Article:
Getting To Small

How small a site can you build a condo on?

Architect Dermot Sweeny’s current challenge is a long and very narrow strip of wasted land at 86 John Street next to the laneway north of King. Great location, awkward site. Undaunted, Sweeny has proposed a skinny 10-storey condominium building, two condos per floor over three floors of restaurants.

Toronto is on the edge of new ways of life and work. Not by choice but by decree. As a result, thinking small is the order of the day.

Rx: More urban density with less urban misery.

 More residential density in Toronto means more crowding, right?  Or could more places for more people to live downtown exist without creating hell on earth, both indoors and outdoors?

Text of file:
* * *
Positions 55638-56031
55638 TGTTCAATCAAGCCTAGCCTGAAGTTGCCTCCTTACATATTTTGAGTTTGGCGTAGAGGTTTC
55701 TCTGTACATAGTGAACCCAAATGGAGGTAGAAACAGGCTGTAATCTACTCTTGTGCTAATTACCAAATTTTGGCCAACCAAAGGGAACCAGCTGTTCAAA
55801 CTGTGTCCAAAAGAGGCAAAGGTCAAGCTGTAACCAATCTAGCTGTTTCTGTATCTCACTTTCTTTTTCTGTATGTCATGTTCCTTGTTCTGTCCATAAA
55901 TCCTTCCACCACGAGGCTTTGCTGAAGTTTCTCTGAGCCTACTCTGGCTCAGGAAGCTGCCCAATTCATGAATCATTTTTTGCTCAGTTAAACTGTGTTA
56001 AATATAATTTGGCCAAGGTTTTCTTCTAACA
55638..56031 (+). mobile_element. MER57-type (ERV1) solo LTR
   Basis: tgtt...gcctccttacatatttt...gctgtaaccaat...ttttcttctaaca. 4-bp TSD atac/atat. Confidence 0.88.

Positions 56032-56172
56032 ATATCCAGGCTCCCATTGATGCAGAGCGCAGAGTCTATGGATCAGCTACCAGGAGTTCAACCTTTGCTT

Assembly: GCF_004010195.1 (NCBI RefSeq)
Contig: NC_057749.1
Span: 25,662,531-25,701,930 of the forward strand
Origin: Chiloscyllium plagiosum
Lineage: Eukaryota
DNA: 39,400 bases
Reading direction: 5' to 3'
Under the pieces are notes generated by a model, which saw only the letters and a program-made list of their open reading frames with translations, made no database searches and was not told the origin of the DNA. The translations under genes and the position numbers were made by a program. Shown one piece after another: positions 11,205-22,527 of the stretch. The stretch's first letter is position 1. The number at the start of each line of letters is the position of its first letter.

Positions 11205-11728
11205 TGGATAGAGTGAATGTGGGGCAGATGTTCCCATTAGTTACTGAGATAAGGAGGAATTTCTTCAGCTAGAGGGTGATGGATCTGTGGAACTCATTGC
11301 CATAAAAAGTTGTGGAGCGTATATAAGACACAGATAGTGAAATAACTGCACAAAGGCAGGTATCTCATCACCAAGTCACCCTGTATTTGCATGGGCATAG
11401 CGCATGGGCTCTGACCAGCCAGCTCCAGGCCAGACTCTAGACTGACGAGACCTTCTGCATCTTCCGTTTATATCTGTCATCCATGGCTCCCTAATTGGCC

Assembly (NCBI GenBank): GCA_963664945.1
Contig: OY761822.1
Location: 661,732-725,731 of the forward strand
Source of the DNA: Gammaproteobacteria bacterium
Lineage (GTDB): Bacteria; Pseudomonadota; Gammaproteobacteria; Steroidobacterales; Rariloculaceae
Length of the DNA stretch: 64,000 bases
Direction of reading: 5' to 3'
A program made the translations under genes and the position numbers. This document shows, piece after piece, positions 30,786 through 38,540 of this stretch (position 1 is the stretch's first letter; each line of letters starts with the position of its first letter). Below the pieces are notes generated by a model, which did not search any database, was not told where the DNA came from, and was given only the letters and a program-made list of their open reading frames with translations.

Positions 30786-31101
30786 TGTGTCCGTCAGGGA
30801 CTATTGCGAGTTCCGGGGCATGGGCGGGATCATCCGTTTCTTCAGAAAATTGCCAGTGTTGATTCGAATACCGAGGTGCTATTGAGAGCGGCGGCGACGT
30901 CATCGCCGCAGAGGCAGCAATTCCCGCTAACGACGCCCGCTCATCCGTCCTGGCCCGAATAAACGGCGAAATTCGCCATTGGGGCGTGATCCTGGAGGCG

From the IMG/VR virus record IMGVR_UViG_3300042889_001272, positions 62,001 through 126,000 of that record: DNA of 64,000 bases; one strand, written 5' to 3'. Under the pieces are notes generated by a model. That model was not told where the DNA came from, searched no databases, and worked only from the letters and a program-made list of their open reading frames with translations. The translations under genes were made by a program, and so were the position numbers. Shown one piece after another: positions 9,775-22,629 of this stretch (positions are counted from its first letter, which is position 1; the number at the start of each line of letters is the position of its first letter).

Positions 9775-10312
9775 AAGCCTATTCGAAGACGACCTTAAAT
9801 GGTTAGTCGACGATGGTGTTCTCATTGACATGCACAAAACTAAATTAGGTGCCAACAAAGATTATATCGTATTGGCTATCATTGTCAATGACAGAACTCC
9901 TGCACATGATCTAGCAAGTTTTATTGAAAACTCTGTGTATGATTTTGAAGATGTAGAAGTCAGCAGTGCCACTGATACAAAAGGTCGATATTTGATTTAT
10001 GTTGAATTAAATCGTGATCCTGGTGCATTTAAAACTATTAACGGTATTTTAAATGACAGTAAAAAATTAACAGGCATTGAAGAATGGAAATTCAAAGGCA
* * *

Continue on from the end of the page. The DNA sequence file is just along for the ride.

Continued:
Getting To Small suggests six approaches:

Squeeze, Tuck, Convert, Sprout, Invent, Blend.

“Downtowns have emptied out before. They could do so again.”

John Lorinc, May 24, 2020

Max Allen was a CBC radio producer for 45 years, is the founding curator of the Textile Museum of Canada, is the president of the Grangetown condominiums, and is vice president of the Grange Community Association, a downtown residents’ group. He spends too much time at the Local Planning Appeal Tribunal, the final appeal body regarding Toronto’s residential and commercial buildings.  His black standard poodle Alex knows a lot about real estate development.

Exhibition design by Martin Gould.

Getting To Small 360 Degree Image #1

Getting To Small 360 Degree Image #2

Getting To Small 360 Degree Image #3

Curated by:

Max Allen


401 Richmond Street West
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Toronto, Ontario, Canada
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